As a precautionary response to COVID-19, Ohio EPA is currently operating with most staff working remotely. If you are working with our staff on a current project and you know the name of the employee you are working with, email them at or call them directly. The Agency website has contact information for every district, division, and office. In order to reach us, please contact Ohio EPA’s main phone line at (614) 644-3020 or the main line for the division or office you are trying to reach.

After March 23, our district offices and Central Office will be temporarily closed and will have increasingly limited ability to receive deliveries, plans, etc. All entities are encouraged to submit plans, permit applications, etc., electronically where there are existing avenues to do so, such as the eBusiness Center (eBiz). Please refer to the list of available services on the main eBiz webpage. We encourage you to make use of all that apply, even if you have not used eBiz in the past. Plans under 25 MB can be emailed. For large plans over 25 MB, entities should work with the reviewer/division to upload via LiquidFiles. Directions for submitting docs via LiquidFiles is available on YouTube. We apologize for the inconvenience and thank you in advance for your understanding. If you wish to send hard copies of documents to any of Ohio EPA’s district offices, the best method to ensure we receive these documents is to send them via U.S. Mail. Since all offices are closed, deliveries outside of U.S. Mail (FedEx, UPS) will likely be returned because the offices are closed and deliveries cannot be made.

To report a spill or environmental emergency, contact the spill hotline (800) 282-9378 or (614) 224-0946


Ohio EPA Receives Application to Certify Water Quality Impacts for Pipeline Project

Ohio EPA is reviewing an application to extend an underground pipeline across Jefferson, Harrison, Tuscarawas, Coshocton, Muskingum, Licking, Fairfield, Pickaway, Fayette, Greene, Clinton, Warren and Butler counties. Ohio EPA’s role is to ensure the work would not violate water quality standards. Public comments will be collected during three public hearings in March.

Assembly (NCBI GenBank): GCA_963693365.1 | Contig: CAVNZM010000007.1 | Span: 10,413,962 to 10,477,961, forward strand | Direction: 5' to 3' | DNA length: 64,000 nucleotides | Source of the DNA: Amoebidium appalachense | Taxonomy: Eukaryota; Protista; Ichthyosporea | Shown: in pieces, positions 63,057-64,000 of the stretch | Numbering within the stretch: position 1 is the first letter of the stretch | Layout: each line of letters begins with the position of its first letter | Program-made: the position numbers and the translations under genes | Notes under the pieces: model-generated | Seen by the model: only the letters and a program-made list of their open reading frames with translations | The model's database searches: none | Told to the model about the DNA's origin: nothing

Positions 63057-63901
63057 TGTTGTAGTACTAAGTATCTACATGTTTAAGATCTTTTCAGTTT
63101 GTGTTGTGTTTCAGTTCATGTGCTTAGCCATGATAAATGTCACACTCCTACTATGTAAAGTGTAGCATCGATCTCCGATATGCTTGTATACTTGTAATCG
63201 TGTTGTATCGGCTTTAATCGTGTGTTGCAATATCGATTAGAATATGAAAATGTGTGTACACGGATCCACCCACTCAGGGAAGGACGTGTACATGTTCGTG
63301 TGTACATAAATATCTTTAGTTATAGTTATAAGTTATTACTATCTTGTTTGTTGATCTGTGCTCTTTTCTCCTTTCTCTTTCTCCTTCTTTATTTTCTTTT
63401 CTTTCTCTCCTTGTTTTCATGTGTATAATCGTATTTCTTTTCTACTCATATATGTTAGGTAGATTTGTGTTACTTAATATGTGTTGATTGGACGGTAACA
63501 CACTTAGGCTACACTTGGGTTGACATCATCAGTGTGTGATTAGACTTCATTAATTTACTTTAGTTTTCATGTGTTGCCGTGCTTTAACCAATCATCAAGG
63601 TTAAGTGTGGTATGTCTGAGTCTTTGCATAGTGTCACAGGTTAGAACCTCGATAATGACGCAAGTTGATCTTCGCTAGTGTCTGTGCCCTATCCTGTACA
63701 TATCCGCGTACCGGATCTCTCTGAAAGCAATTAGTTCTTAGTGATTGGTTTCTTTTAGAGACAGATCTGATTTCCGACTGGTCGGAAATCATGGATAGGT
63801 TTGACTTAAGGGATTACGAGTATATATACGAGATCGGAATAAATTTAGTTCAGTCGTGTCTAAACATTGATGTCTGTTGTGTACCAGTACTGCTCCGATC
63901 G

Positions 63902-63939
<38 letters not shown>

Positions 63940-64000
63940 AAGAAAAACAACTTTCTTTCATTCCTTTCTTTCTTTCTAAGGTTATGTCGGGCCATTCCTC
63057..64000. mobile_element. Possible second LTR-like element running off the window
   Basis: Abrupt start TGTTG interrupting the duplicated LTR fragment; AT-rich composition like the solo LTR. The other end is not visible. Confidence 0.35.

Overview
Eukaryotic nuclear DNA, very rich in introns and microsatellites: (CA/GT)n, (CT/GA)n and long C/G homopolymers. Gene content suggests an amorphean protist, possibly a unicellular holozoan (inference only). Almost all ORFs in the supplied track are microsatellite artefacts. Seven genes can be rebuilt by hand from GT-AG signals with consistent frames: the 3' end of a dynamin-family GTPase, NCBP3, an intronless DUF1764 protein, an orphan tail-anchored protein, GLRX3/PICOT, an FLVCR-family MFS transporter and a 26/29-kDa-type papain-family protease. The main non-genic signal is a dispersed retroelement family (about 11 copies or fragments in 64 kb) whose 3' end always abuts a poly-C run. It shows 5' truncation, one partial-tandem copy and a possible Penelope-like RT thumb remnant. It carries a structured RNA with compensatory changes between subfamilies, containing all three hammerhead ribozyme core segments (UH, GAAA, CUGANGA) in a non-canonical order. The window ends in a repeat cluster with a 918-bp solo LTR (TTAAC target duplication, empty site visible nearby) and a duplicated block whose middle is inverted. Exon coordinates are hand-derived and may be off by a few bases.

The three public information sessions and hearings will be held at:

  • Sibcy Cline building in Warren County, 103 Oregonia Road, Lebanon, on March 18, 2013, at 6 p.m.
  • David Barber Civic Center in Tuscarawas County, 1066 East State Street, Newcomerstown, March 20, at 6 p.m.; and
  • Teays Valley West Middle School in Pickaway County, 200 Grove Run Road, Commercial Point, March 21, at 6 p.m.

Each session will be an opportunity for citizens to ask questions and submit comments concerning the application.

An application has been submitted by Enterprise Products operating on behalf of Enterprise Liquids Pipeline LLC to construct the Appalachia to Texas, or ATEX Express pipeline project. Within Ohio, 265 miles of ATEX pipeline has been proposed.

Anyone wanting to discharge dredged or fill material to waters of the state must first obtain a water quality certification from Ohio EPA and a permit from the U.S. Army Corps of Engineers. Ohio EPA’s review is to ensure the project will comply with Ohio’s water quality standards.

The proposed project may result in a change from the current water quality conditions of water bodies located along the pipeline route, but cannot violate Ohio’s water quality standards that protect human health and the environment.  Ohio EPA will consider the technical, economic, social and environmental aspects of the project before deciding to issue or deny a water quality certification.

Comments on the application may be presented at the hearing or be submitted in writing to: Ohio EPA, Division of Surface Water, Permits Processing Unit, P.O. Box 1049, Columbus, Ohio 43216-1049.  The public comment period ends March 28, 2013.


The Ohio Environmental Protection Agency was created in 1972 to consolidate efforts to protect and improve air quality, water quality and waste management in Ohio. In the past 40 years, air pollutants dropped by as much as 90 percent; large rivers meeting standards improved from 21 percent to 89 percent; and hundreds of polluting, open dumps were replaced with engineered landfills and an increased emphasis on waste reduction and recycling. Ohio EPA....40 years moving forward.